1st stage Vibration and Mass Flow
2.5
2.0
120
115
1.5
110
1.0
105
0.250
0.5
100
Plant was able to increase throughput.
95
0.0
14- 16- 18- 20- 22- 24- 26- 28- 30- 1- 3- 5- 7May May May May May May May May May Jun Jun Jun Jun
throughput
vibration
4.0
Nalco antifoulant injection began 5/14
0.245
3.5
0.240
3.0
0.235
2.5
0.230
2.0
0.225
1.5
0.220
1.0
vibration, mils
125
M-factor
gas flow, klb/hr
1st stage M-factor and Vibration
3.0
Vibration began to decrease with Nalco AF injection.
130
vibration, mils
135
14- 16- 18- 20- 22- 24- 26- 28- 30- 1- 357May May May May May May May May May Jun Jun Jun Jun
M-factor
vibration
date
date
Figure 18: Vibration and Mass Flow
Figure 19: Vibration and M-factor
Case Study 2: High vibration reduced with Nalco dispersant.
The second stage of a five-stage process gas compressor in a liquid cracker had vibration spikes above 2
mils, and the plant was only three years into a five-year run (Figure 20). Plant engineers were concerned
that because of this they would need to shutdown before their scheduled turnaround. The plant
implemented a Nalco dispersant program. Over the course of several weeks, vibrations began to spike
less frequently (Figure 20). Over the course of several months, vibrations were lowered to near start-ofrun levels (Figure 21). The recovered compressor performance allowed the plant to achieve their fiveyear runlength goal.
Continued use of Nalco antifoulant:
Previous to Nalco treatment, vibrations spiked above 2 mils.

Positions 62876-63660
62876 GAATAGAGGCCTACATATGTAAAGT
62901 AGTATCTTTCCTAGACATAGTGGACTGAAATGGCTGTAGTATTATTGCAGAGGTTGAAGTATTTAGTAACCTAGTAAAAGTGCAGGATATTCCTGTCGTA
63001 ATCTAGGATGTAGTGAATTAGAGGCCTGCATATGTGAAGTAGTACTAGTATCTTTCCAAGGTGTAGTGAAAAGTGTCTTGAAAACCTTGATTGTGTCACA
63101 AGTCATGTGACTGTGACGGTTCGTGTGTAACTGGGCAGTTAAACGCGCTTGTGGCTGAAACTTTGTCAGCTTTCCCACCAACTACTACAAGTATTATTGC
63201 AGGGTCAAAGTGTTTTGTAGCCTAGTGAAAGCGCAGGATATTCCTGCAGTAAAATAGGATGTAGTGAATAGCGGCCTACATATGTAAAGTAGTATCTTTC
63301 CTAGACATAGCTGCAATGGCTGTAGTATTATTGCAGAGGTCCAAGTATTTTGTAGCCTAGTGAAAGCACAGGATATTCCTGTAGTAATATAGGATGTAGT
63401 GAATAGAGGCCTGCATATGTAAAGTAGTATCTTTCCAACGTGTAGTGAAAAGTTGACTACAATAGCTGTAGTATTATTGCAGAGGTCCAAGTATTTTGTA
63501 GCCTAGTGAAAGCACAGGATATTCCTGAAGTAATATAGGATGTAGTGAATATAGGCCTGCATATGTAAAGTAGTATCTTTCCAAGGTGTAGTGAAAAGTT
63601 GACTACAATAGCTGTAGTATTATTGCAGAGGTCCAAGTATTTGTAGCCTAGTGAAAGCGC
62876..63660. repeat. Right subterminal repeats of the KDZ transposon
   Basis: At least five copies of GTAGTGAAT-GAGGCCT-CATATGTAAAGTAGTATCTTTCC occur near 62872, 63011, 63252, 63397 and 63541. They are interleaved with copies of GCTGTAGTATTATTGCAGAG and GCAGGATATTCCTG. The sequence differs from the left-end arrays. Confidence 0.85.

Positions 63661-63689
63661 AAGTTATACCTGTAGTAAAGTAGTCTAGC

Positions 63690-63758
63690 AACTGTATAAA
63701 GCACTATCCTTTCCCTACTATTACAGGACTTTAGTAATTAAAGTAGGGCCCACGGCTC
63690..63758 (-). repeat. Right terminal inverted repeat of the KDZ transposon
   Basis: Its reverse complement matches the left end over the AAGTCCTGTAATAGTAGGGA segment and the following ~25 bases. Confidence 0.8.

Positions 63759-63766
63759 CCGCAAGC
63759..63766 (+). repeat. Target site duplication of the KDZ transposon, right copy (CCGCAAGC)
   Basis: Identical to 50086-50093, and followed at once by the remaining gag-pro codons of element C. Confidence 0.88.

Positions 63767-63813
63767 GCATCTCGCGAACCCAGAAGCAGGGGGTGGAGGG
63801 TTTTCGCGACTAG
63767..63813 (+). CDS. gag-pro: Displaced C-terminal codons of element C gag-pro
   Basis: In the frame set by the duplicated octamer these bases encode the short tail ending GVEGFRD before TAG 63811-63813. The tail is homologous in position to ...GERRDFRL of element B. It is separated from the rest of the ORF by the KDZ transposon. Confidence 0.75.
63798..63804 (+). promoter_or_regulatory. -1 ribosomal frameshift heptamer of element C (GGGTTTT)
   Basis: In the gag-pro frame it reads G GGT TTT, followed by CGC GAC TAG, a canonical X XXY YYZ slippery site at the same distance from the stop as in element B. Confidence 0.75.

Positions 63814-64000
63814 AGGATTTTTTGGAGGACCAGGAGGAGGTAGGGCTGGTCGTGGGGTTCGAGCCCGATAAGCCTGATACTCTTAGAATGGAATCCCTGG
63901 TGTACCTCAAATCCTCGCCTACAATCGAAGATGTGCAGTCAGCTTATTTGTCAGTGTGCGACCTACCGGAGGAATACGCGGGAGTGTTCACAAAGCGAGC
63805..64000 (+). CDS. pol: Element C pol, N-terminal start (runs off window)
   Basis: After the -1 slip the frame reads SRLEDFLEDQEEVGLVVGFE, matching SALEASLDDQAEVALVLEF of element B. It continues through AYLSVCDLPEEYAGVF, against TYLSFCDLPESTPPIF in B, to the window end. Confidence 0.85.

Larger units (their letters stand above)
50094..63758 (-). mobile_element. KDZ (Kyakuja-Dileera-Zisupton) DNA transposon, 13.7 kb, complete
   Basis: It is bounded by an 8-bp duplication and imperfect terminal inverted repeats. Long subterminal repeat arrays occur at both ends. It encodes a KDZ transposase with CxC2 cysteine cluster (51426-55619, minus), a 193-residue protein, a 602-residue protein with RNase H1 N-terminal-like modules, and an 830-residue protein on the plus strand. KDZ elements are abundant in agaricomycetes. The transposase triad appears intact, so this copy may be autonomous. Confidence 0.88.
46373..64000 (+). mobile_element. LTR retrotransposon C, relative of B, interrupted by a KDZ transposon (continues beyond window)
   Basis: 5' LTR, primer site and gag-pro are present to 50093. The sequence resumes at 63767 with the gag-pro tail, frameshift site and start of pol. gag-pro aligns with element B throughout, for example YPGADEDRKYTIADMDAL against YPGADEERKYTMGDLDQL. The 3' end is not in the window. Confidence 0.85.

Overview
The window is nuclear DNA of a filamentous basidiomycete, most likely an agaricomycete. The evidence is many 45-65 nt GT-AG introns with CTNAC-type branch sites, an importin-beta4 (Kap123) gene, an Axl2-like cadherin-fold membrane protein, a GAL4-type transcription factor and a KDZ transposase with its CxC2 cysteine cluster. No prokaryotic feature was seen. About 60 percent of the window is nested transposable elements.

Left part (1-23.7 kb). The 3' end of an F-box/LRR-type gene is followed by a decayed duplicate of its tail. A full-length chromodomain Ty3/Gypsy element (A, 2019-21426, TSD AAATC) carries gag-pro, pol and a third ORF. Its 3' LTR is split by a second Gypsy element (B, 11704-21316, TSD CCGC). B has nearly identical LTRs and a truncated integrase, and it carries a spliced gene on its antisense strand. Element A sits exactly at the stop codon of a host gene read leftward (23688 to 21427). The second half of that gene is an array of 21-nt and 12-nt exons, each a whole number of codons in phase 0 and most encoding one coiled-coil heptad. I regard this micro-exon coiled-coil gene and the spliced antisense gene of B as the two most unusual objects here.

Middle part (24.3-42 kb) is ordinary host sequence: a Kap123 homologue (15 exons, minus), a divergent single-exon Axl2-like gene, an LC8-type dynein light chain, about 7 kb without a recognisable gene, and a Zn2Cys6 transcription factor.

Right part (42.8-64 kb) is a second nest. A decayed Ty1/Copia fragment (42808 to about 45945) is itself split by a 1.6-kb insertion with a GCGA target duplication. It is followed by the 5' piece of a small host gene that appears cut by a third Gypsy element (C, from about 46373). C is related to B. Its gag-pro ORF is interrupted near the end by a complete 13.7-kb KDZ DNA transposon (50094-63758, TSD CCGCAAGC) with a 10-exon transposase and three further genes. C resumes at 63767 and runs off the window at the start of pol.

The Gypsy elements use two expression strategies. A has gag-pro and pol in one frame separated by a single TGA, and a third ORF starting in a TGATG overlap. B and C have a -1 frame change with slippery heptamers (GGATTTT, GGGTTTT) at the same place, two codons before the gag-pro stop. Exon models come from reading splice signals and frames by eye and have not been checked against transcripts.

Nalco antifoulant began 3/23.
Vibrations maintained at 1.0 mil until TA
3.0
Vibration, mils
vibration, mils
3.0
2.0
1.0
0.0
3/4
3/16
3/30
4/13
DATE
Figure 20: Case Study 2
4/27
5/11
5/25
2.0
1.0
0.0
10/20 10/21 10/22
10/23 10/24 10/25 10/26
DATE
Figure 21: Case Study 2, continued
Case Study 3: Reducing Total Cost of Operation
A Gulf Coast gas cracker used expensive purchased wash oil and water injection to control fouling in their
four-stage process gas compressor. Fouling was so severe in the compressor that the plant could only
run one year between compressor cleanings. Nalco (known as Exxon Specialty Chemicals at the time)
began working with the plant in 1990 to control fouling in the compressor and other areas in the ethylene
plant.
Team efforts between the ethylene producer and Nalco resulted in a systematic reduction of wash oil and
the addition of antifoulants (both dispersant and inhibitor) with each compressor run. The outcome of the
antifoulant and wash oil modifications was lower efficiency losses, longer runtime between cleanings, and
overall reduced treatment cost. Over the course of twelve years, the gas cracker runtime between
scheduled turnarounds increased from one year to five years. Figure 22 reveals the increase in
0.048
6
0.040
5
0.032
4
0.024
3
0.016
2